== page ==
Dear Professor Jan Hrusak*,
*Chairperson of ESFRI

Please, below you will find some elements in response to your letter of 23 March, 2020.

AnaEE performs experimentations on continental ecosystems (i.e. manipulation) with aims to understand how they react and evolve under the anthropic pressures, either the climate change (and its consequences at regional level, such as the precipitation regime), the pollution or management practices. AnaEE experimental facilities are distributed all over Europe, from the Mediterranean to the sub-arctic regions, including the overseas (tropical). They include terrestrial ecosystems, but also lake and rivers, and are of different types, from open-air to enclosed ecosystems. In addition, the behaviour and future of ecosystems can be understood and simulated thanks to our modelling facilities.

As such, AnaEE is not involved in the current research effort about the SARS-CoV-2 virus and Covid-19 pandemics, as it is not within our scope of research. However, I note that many of our teams have contributed to the national efforts against the pandemics by donating to the hospitals, or involved research institutes, materials such as appropriate protective masks and medical coats, CRP kits and qCRP measurement devices, among other efforts.

However, I would like to underline that beside the urgency of the current pandemics, there are links between the spread of diseases and our core business and AnaEE goals, i.e. global change consequences. We note that the Covid-19 pandemics will produce very urgent follow-up challenges for food supply and security, energy, and need for the populations to recover after these stressful conditions. Ecological principles and findings can be used to make human systems more robust in face of major disturbances.

AnaEE can contribute to these challenges by its research projects related to the adaptation and mitigation of ecosystems, including agro-ecosystems and continental waters in the view of anthropic changes. This will result in recommendations for management practices that will have a direct impact in the diversification of the production and the development of local systems which will provide higher security in the food supply chains in situations where global transportation is shut down for safety reasons.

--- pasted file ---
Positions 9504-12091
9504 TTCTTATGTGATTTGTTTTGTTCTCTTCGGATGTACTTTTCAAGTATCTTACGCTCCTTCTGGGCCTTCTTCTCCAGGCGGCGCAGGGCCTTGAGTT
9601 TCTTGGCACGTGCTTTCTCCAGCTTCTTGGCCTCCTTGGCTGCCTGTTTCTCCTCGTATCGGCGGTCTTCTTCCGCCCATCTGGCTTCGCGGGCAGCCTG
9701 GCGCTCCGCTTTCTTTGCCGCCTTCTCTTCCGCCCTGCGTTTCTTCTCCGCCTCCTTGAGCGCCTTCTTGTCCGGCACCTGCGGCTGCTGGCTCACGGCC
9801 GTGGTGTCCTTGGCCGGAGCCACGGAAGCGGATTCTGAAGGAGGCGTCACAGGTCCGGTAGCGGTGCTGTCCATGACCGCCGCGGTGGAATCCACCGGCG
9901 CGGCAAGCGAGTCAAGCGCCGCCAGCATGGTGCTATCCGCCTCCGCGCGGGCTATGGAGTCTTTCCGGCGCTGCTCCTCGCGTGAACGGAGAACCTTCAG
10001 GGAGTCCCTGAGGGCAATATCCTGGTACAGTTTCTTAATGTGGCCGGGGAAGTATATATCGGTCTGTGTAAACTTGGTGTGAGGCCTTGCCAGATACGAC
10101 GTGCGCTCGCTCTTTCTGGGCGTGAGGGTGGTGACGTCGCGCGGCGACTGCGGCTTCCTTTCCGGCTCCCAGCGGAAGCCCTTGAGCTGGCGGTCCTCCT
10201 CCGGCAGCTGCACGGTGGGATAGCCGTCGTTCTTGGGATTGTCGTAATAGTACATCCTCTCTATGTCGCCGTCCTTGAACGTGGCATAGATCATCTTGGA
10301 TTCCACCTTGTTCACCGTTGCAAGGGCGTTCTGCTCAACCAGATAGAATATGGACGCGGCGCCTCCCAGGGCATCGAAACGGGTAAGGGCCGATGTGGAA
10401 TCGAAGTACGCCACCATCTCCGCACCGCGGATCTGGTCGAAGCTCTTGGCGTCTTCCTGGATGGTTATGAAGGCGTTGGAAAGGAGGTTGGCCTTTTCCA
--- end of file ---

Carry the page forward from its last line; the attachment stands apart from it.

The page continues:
The preservation and adaptation of unmanaged ecosystems, beside the important services they give to the populations, will help in the preservation of the habitat for wild species, preventing them the need to get close to humans, hence limiting the risk of animal-human contamination from viruses breaking the species barrier. It can further be argued that the current economic shocks and supply problems are akin to losses in ecosystem functioning in an impoverished system: ecosystems in which few species dominate are vulnerable to external influences that hit those species hard. Global economy and health care rely too much on very few countries/supply lines. In more diverse ecosystems, ecosystem functioning would generally be more stable in the longer run. There may be a future perspective here where AnaEE can facilitate learnings from ecological models of diversity and robustness to socio-economic models.

AnaEE has started already an effort to work in collaboration with other infrastructures either in the Environmental domain, within ENVRI, or the Food and Health domain (such as ELIXIR), in line with the priorities of the Horizon Europe initiative, and the Green Deal initiative from the European Commission.

As an example, we have started a collaboration, together with an intergovernmental organization that is involved in the research and capacity building of agronomy and agriculture in the Mediterranean area at large, to build a community of researchers in the domain of soil and plant health, which will be important in view of the challenges that are facing us.

Finally, on behalf of AnaEE, I would like to thank you and the ESFRI for the efforts made in structuring the research and research facilities in Europe, which will prove to be useful especially for follow-up research after the end of the current epidemics.

With kind regards,

Michel Boër,
Director General


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